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Snow havoc may persist for another week
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The worst winter weather to hit central, eastern and southern China in decades could persist into the Year of the Rat, weather officials said.

The severe weather, which has killed at least 60 people and left many millions facing a cold, dark Lunar New Year holiday, could last until Feb. 8 or 9, according to the latest forecasts from the Central Meteorological Station on Saturday morning.

It said that heavy snow would continue on Saturday in the central province of Hunan and in Jiangxi, Anhui, Jiangsu, Shanghai and Zhejiang to the east. A new round of snow was likely to fall on Monday and Tuesday.

Much-needed warmer temperatures were unlikely even after the snow began to end around Feb. 8, chief weatherman Yang Guiming warned.

"In many provinces, roads will remain icy, and it takes time to return to warm temperatures," he said. "When it gets warm and the ice and snow melt, we have to watch out for road mishaps, floods and other problems."

The winter weather has hit 19 provincial regions and the Xinjiang Production and Construction Corp, toppled 223,000 houses and damaged another 862,000, said the Ministry of Civil Affairs.

The ministry said that nearly 78 million people had been affected as of Jan. 28.

Experts said that the cold, snowy spell had displaced the 1998 Yangtze River flood as the largest natural disaster in decades. The 1998 flood affected 2.3 million people.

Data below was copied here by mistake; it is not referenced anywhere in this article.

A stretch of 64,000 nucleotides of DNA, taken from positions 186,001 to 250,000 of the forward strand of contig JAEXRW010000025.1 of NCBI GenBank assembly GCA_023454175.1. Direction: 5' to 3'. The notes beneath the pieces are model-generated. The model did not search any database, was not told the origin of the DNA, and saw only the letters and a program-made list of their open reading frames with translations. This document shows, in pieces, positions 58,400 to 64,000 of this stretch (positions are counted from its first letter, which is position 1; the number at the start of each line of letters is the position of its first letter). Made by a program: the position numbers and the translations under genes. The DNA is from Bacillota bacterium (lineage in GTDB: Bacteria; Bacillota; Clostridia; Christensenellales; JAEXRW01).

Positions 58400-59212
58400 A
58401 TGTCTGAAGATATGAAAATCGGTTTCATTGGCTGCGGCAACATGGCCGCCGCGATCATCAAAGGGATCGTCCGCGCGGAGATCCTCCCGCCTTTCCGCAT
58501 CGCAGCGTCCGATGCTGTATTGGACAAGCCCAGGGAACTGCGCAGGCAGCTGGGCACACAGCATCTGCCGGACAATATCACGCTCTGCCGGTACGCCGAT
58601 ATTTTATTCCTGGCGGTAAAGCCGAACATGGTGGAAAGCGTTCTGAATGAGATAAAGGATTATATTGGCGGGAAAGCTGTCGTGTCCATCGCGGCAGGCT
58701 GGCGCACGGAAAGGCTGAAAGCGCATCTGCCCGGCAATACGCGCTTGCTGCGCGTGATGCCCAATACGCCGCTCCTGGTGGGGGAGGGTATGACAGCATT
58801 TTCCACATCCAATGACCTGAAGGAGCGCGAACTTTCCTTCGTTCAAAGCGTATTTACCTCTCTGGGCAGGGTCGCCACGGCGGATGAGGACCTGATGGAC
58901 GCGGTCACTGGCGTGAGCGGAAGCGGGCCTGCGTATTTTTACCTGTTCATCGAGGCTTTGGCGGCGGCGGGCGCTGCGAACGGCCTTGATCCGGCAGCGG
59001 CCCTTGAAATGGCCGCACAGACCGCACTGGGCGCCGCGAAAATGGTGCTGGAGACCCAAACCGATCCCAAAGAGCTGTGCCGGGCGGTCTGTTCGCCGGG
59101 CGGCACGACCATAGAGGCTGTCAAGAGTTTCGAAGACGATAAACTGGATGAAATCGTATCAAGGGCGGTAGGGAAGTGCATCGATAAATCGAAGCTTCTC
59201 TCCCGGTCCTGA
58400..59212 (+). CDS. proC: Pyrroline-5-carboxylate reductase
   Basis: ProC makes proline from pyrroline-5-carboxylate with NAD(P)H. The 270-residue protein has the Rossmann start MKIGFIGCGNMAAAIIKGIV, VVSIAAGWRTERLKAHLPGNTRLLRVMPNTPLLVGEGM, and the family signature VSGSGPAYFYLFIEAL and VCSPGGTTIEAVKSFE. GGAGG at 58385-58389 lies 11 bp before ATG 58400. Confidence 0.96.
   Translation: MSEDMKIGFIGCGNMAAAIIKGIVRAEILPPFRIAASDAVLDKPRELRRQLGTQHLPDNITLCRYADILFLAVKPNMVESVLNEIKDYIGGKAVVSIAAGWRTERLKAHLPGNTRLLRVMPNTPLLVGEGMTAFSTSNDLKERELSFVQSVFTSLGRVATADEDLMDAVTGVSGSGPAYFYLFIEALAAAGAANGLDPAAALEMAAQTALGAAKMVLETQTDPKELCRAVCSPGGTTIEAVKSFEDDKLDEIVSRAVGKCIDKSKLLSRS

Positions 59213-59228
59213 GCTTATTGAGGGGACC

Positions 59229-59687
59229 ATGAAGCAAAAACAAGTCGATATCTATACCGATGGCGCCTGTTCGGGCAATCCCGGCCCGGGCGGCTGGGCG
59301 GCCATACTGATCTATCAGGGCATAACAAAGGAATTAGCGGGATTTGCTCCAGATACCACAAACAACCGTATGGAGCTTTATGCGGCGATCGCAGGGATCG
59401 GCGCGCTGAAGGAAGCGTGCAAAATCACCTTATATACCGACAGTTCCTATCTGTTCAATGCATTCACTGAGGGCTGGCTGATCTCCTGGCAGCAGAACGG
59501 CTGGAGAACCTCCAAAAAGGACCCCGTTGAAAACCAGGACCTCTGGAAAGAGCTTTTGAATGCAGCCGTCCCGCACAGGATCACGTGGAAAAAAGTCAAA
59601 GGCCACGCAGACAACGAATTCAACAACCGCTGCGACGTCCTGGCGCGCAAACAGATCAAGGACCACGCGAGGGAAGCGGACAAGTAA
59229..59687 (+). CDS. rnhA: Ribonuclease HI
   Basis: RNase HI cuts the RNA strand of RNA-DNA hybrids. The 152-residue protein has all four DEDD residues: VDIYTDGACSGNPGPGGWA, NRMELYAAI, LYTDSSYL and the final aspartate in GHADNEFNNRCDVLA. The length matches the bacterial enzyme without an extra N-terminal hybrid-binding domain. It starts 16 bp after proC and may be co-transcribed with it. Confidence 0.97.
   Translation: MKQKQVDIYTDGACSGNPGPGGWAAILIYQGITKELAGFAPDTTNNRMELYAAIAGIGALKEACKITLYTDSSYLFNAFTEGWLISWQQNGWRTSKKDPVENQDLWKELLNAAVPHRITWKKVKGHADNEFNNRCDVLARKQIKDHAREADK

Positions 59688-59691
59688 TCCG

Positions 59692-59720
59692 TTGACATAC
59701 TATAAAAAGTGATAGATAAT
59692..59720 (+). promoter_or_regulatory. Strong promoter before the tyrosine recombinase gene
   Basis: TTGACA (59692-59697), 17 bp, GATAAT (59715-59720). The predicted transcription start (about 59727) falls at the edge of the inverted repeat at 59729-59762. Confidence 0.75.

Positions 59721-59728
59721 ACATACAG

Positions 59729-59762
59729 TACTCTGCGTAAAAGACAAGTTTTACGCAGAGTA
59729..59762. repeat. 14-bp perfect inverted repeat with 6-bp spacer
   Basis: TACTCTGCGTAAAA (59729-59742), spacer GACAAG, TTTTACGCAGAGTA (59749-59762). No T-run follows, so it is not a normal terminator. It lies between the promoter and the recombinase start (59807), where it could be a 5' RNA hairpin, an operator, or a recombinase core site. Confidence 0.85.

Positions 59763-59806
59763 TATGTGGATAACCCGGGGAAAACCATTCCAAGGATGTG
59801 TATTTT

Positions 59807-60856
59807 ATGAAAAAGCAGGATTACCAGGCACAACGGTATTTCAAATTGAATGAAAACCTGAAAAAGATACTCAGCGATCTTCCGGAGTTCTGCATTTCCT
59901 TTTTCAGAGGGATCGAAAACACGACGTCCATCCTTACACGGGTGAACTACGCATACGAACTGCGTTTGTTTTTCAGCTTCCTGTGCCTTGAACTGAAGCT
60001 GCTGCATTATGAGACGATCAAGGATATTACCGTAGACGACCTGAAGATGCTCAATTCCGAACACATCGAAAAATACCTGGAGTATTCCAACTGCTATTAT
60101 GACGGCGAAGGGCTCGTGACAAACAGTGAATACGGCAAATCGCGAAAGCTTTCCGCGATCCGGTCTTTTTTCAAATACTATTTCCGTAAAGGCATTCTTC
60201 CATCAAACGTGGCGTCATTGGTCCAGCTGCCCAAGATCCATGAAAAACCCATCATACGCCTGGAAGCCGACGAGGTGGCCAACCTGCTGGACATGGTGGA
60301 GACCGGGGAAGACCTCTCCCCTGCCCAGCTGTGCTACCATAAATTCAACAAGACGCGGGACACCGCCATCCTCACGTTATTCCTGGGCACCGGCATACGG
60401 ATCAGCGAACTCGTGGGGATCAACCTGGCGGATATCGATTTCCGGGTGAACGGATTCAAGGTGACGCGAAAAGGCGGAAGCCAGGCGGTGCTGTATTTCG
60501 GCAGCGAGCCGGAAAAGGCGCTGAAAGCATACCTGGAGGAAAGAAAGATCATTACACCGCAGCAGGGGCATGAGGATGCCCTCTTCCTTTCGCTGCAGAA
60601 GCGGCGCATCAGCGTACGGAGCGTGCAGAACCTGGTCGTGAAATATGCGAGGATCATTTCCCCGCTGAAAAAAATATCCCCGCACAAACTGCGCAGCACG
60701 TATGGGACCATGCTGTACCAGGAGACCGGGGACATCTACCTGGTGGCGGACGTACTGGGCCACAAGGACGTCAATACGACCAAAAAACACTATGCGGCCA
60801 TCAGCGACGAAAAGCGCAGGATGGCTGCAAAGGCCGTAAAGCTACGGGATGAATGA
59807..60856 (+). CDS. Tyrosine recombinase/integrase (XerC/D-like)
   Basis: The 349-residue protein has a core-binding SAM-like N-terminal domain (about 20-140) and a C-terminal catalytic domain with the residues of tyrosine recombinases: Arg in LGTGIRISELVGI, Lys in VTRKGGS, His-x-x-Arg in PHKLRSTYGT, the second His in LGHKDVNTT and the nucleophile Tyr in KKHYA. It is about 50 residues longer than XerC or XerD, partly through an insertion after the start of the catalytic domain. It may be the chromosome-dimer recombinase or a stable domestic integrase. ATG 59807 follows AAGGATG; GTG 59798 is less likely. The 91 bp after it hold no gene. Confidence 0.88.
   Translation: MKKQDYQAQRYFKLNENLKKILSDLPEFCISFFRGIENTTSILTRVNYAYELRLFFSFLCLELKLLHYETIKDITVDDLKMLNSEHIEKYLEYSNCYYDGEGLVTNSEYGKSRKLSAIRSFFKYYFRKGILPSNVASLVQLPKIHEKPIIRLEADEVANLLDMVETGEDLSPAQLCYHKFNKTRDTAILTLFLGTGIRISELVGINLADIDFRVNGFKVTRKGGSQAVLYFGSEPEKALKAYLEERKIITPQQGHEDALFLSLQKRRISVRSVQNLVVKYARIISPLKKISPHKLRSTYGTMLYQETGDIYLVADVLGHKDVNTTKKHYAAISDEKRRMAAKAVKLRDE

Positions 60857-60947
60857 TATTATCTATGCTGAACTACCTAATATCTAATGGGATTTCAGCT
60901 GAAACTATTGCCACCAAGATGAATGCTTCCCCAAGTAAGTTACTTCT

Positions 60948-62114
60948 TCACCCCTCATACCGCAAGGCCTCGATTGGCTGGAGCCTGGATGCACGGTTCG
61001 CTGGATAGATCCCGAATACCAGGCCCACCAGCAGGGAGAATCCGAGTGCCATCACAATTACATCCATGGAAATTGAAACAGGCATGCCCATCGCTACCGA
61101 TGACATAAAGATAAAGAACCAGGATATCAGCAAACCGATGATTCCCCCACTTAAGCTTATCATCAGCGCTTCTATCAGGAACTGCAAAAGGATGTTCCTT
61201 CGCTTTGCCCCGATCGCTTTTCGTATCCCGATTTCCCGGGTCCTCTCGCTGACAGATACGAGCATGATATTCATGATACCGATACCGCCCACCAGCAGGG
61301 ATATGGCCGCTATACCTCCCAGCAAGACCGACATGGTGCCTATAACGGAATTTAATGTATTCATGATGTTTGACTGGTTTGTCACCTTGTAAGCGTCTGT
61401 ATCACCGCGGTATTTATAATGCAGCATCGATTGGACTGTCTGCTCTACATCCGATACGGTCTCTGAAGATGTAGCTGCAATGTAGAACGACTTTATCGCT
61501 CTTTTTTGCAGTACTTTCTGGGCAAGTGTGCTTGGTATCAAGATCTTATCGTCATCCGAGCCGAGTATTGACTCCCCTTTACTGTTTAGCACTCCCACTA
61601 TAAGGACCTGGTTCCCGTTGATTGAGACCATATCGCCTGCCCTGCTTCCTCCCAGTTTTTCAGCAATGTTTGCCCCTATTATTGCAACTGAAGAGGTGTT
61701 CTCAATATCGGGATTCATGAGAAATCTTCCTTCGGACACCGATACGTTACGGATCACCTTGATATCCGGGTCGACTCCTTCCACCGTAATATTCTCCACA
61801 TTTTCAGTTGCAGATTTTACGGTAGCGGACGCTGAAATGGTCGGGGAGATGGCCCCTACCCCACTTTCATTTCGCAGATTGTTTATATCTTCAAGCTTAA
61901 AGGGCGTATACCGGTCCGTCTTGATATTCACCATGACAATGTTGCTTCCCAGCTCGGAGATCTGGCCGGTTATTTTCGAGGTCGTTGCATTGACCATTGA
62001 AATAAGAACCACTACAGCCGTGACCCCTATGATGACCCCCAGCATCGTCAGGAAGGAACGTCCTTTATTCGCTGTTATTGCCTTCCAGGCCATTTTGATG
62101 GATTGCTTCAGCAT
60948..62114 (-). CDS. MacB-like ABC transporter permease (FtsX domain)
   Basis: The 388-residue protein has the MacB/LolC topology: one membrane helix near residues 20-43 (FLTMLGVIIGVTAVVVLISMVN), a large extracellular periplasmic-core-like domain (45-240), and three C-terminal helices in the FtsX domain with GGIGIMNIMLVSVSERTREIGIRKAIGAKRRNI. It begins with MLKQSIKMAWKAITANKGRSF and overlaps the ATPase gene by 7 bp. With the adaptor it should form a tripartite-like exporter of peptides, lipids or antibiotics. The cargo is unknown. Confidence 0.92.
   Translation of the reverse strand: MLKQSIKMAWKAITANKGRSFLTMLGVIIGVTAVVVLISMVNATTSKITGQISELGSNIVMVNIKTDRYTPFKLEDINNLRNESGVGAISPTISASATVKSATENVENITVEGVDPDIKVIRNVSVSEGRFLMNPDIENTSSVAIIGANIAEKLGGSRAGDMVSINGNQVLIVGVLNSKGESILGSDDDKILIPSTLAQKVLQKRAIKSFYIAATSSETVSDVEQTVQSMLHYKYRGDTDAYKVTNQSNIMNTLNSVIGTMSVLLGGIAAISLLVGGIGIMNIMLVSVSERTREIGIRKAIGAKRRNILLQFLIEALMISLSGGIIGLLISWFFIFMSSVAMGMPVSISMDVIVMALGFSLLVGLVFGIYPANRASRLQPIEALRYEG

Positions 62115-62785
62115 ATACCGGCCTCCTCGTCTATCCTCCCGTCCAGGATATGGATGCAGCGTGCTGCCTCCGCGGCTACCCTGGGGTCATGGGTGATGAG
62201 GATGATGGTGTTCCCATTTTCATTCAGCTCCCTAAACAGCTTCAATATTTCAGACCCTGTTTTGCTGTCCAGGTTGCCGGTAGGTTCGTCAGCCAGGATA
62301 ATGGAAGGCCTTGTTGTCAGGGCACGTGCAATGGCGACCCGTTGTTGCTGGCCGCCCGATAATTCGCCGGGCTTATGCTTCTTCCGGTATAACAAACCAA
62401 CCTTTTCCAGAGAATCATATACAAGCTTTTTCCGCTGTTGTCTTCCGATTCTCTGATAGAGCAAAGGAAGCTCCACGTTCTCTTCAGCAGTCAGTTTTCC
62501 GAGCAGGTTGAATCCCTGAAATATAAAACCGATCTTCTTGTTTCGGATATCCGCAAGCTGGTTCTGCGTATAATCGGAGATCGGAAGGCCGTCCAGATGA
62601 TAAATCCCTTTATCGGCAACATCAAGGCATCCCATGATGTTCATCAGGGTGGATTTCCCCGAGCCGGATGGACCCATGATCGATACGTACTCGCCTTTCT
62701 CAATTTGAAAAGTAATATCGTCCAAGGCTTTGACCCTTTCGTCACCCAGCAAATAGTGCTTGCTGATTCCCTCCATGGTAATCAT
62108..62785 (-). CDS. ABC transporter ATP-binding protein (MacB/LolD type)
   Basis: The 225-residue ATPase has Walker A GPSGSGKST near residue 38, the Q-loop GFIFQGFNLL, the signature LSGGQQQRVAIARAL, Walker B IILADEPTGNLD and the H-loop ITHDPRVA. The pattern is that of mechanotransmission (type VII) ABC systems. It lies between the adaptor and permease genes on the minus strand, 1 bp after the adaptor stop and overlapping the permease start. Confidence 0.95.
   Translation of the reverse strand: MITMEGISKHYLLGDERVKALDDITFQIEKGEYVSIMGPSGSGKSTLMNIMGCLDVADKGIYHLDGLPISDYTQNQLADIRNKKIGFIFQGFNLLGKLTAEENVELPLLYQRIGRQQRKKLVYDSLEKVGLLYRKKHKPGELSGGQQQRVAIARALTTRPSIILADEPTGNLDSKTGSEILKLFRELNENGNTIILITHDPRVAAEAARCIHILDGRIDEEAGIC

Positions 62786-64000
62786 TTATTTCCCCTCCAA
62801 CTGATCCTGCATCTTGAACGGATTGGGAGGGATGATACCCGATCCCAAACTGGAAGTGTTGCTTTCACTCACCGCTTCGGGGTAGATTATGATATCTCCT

The snow storm had caused 60 deaths as of Jan. 31, the Ministry of Civil Affairs said on Friday.

On Friday, two road patrolmen, Wang Guojie and Lin Shengqiao, died after their vehicle slid off an icy 30-meter cliff in Yongjia county, eastern Zhejiang Province.

The province had received at least 10 centimeters of snowfall by Friday night. In the worst-hit city, Huzhou, there was 36 cm of snow, and some counties had record low temperatures of minus five degrees Celsius.

Xiaoshan International Airport in the provincial capital, Hangzhou, has been closed since 5:00 p.m. on Friday and 5,000 passengers were delayed. Snow on the runway measured an average of 20 cm on Saturday morning, and airport authorities said reopening was unlikely before 6:00 p.m.

For the first time in 135 years, Shanghai posted a yellow snowstorm alert on Friday. By Saturday morning, it had received 15 cm of snow.

Affected by the weather, the Shanghai port at the mouth of the Yangtze River was closed as of 1:00 a.m. on Saturday. The move stranded more than 1,000 ships and cancelled the departures of 200.

Ice on runways and aircraft almost closed Shanghai's two international airports on Saturday morning. By noon, only 15 of 127 scheduled departing flights had left Pudong Airport. Hongqiao Airport reported 16 landings and 41 take-offs, out of 525 scheduled departures and arrivals.

Airport authorities said that 13 domestic flights were canceled.

A week after a snow cut off power in central Hunan Province, traffic on the key Beijing-Guangzhou rail line had yet to return to normal. At least 240,000 passengers were still stranded at the Guangzhou Railway Station on Friday and 5,300 police -- one sixth of the city's total force -- had been sent to maintain order.

A new snowstorm that gained strength on Friday threatened to paralyze traffic again on the expressway linking Beijing and Zhuhai in Guangdong Province, the provincial public security bureau warned on Saturday.

In many sections of the expressway, traffic recovered only on Friday, thanks to road staff who worked around the clock to clear ice from the surface.

Traffic was at a standstill on an expressway in southwest Sichuan Province following an early Saturday pile-up that involved 14 vehicles. Ten people were injured in the accident, which was blamed on icy road surfaces and fog.

(Xinhua News Agency February 2, 2008)


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